This course will introduce the UK healthcare system and the context within which it operates. Students will explore the evolution of the National Health Service (NHS) from its inception in 1948 to present day; analyze case studies to compare the UK model of healthcare with other healthcare systems such as in the United States, France, Sweden, and lower income countries; develop an understanding of concepts and themes in comparative healthcare; and critically examine the role of governmental and non-governmental organizations in healthcare.
This course will explore the development of nursing practice from the perspectives of medical, nursing, and midwifery history. Students will explore the impacts of social change, evolving attitudes to care, and the role of the Enlightenment, French Revolution, and American Independence, as well as the transition from Agrarian to Industrial Society in shaping nursing care; consider contributions made by Florence Nightingale, Mary Seacole, and Mrs Bedford-Fenwick to nursing practice; examine the effect of religion, philosophy, ethics, law, sociology, and economics on clinical practice and the professional role and practice of nurses and midwives; and reflect on related historical changes.
This intensive seminar will focus on practical issues surrounding human rights. Students will examine politics and morality of human rights; analyze the theoretical foundations and development of human rights concepts, and the philosophies underpinning them; investigate frameworks of international human rights law; and explore London as a global centre for human rights advocacy, practice, and activism. Topics will include human rights and international relations; humanitarian intervention and the responsibility to protect; postcolonial and feminist critiques of human rights; the intersection of human rights with gender, sexuality, ethnicity, and class; the relationship between human and civil rights; women’s, children’s and indigenous peoples’ rights; and the practical implementation and enforcement of human rights.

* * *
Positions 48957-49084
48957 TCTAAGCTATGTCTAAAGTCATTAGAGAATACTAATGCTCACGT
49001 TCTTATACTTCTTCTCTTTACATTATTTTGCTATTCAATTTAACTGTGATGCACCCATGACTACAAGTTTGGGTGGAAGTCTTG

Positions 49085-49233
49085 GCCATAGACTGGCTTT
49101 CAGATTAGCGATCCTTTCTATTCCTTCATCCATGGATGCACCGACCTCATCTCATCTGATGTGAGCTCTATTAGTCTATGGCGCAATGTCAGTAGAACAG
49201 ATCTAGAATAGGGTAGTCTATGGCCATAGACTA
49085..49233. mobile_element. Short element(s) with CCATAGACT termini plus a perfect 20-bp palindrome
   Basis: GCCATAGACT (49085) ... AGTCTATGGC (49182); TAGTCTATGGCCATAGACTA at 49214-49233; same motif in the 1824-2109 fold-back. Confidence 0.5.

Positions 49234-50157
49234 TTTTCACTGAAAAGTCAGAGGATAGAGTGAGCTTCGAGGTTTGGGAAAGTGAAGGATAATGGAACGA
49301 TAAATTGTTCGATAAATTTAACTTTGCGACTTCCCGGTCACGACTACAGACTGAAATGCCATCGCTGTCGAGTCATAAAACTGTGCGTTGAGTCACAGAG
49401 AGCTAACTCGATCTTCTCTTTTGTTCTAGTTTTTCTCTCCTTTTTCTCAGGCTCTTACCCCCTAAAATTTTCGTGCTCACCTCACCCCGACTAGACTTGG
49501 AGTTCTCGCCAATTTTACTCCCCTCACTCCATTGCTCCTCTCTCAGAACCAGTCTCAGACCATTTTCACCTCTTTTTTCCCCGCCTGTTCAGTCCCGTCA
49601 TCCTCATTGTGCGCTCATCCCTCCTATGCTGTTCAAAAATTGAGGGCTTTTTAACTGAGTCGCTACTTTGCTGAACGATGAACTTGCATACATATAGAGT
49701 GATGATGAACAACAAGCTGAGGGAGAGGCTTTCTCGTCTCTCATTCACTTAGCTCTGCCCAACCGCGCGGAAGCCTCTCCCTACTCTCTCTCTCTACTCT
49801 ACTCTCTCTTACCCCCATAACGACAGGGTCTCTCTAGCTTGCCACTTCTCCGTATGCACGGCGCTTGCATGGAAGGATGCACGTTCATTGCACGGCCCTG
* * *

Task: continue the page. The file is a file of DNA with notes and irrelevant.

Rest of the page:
This course will explore theories of popular culture from the British Isles, from 1945 through to the present day. Students will compare British and American experiences of popular culture, the differences, similarities, and cross-influences; examine countercultures and subcultures in Britain; explore their connections to music and political movements; develop an understanding of cultures that are based on ethnicity and sexuality, as well as concerns around diversity and related hate crime; and visit urban environments that will help contextualize these subcultures both historically and politically. This course is available both as a semester and a four-week summer intensive. Please note that the syllabus is for the full semester program. The syllabus for the four-week summer intensive is currently under development and will be available soon.
This course will introduce the art of travel writing. Students will explore nonfiction writing to represent the experience of travel and their personal encounters with diverse spaces and cultures; develop an understanding of the historical functions and meanings of “travel”; read a variety of texts focused on London and beyond, most by contemporary travel writers; stop, think about, reflect on, and process the experience of travel; employ the use of field notes and blogging in the travel writing process; and write about their own travels.
This interactive course, taught by a law professor who has spent his career litigating wrongful conviction cases and directing the California Innocence Project, will introduce issues and case law related to wrongful convictions—a dynamic and important area of human rights law. Students will develop an understanding of basic procedural processes for litigating a wrongful conviction; debate policy issues behind police investigation procedures; investigate the leading causes of wrongful convictions; draft basic case briefs; and acquire knowledge of current best practices for identifications and obtaining confessions.